Sleep skimping slows student success

AMANDA CASTRO-CRIST | Editor A student catches some shut-eye in Parcells Hall, a building full of couches and a popular place for students who need sleep breaks between their daily routine of classes and homework.

Finals are coming, and with the second half of each semester come the dreaded bouts of sleep deprivation.

“Right now, my sleep pattern is messed up,” said Angela Messenger, an elementary education major. “I get four to five hours a night because I wake up at 3 and can’t get back to sleep.”

A lack of sleep at night quickly can turn into a problem during the day in class. But problems staying awake during lengthy lectures are not exclusive to college campuses.

“I fell asleep in trig twice last year,” said Matthew Snider, a high school student taking dual credit classes at Amarillo College.

So far this semester, Snider has had no problems, something that may be attributed to an increase in his amount of nightly sleep.

Illustration by Amanda Castro-Crist
Illustration by Amanda Castro-Crist

“I normally get around seven to nine hours,” he said.

According to the Centers for Disease Control and Prevention, Snider gets more sleep than about a third of Americans who report getting less than seven hours each night.

Prolonged sleep deprivation can lead to chronic health problems, including diabetes, obesity and heart problems, according to the agency. Lack of sleep also can lead to issues regarding concentrating on and completing tasks.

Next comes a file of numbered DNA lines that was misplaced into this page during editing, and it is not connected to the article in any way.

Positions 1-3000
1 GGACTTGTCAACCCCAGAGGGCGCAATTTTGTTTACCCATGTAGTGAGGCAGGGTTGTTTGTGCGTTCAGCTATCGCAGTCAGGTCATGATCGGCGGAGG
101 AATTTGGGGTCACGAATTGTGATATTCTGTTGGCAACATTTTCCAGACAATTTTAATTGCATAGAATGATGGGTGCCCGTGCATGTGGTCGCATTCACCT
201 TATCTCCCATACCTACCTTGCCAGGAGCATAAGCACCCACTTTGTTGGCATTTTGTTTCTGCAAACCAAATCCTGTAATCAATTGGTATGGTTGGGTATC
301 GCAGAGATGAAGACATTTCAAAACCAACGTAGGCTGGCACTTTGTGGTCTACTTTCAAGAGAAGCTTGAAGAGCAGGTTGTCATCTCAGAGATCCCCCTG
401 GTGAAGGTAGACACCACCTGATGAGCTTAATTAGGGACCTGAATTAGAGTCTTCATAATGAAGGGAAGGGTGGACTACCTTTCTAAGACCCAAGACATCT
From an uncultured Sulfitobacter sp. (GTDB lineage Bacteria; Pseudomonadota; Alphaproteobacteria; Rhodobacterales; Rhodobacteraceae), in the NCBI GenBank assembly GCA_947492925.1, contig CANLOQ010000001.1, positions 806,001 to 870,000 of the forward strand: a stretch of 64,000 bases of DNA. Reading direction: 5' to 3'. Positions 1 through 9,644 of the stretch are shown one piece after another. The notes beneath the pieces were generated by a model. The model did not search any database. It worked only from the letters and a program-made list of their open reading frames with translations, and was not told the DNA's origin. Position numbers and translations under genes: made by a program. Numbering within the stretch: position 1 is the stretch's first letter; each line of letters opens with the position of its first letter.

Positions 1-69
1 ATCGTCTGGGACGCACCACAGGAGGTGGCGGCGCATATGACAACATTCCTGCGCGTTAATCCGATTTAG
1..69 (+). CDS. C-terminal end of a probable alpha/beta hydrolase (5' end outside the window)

Some students still make an effort to pay attention in class regardless of their level of exhaustion or lack of sleep.

“I get about six to seven hours, sometimes four, of sleep, but I have never slept in class,” said Addison Metzger, an engineering major.

Metzger is not alone in his efforts to stay alert.

“I sleep around five hours a night,” said Maggie Scott, an art and fitness major. “I always wanted to, but I don’t sleep in class.”

Below are some of the effects sleep deprivation can have on students, faculty and staff:

Inability to concentrate

Difficulty remembering things

Difficulty working on hobbies

Difficulty driving or taking public transportation

Difficulty taking care of financial affairs

Unable to perform paid or volunteer work

In addition, people are more likely to develop chronic
diseases and illnesses such as:





Centers for Disease Control and

Prevention /

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